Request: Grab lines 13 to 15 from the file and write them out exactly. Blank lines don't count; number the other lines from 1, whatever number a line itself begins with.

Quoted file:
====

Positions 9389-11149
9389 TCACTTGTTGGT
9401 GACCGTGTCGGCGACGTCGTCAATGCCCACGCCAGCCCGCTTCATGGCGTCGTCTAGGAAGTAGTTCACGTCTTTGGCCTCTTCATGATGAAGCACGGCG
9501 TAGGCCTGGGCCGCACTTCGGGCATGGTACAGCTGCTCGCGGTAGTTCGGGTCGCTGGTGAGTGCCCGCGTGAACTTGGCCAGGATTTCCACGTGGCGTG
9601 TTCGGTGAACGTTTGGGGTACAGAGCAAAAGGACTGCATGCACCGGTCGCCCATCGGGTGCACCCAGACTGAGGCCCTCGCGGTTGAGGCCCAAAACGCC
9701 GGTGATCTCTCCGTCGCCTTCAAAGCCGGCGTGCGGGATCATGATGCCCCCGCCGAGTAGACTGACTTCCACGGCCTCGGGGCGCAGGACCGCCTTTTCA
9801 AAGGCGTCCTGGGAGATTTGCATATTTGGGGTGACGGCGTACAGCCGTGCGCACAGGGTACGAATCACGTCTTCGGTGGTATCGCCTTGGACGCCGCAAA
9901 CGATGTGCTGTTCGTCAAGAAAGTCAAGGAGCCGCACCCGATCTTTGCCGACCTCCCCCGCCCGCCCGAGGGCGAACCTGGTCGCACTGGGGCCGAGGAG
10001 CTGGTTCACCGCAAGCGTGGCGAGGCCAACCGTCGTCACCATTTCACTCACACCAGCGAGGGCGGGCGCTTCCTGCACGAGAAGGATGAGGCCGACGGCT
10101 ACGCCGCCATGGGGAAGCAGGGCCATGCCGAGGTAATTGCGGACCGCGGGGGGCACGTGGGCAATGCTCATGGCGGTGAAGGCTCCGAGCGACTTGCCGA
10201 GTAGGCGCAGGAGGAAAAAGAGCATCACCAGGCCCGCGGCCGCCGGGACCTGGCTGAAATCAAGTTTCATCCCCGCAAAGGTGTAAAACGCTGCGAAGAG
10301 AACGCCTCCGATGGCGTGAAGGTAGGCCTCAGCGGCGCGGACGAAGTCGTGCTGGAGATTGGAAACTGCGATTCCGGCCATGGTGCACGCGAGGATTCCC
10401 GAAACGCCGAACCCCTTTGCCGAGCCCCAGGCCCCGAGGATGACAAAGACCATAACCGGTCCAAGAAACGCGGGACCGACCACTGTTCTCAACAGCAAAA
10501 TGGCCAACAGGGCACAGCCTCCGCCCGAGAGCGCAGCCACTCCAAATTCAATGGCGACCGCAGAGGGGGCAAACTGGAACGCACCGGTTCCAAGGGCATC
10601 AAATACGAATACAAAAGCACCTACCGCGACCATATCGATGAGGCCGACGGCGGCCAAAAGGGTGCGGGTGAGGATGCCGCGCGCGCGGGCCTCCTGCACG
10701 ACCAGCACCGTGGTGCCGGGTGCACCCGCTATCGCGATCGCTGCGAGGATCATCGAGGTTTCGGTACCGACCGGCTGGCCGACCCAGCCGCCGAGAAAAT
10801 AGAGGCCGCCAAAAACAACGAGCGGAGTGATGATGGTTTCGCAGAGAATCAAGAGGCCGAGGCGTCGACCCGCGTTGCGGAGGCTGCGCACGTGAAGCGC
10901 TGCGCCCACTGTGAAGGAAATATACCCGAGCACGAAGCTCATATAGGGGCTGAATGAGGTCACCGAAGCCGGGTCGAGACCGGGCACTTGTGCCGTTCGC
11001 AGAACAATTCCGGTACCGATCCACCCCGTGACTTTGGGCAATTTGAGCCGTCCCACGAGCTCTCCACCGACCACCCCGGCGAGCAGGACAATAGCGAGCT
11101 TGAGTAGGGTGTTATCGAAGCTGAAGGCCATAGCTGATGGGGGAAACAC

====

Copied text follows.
10401 GAAACGCCGAACCCCTTTGCCGAGCCCCAGGCCCCGAGGATGACAAAGACCATAACCGGTCCAAGAAACGCGGGACCGACCACTGTTCTCAACAGCAAAA
10501 TGGCCAACAGGGCACAGCCTCCGCCCGAGAGCGCAGCCACTCCAAATTCAATGGCGACCGCAGAGGGGGCAAACTGGAACGCACCGGTTCCAAGGGCATC
10601 AAATACGAATACAAAAGCACCTACCGCGACCATATCGATGAGGCCGACGGCGGCCAAAAGGGTGCGGGTGAGGATGCCGCGCGCGCGGGCCTCCTGCACG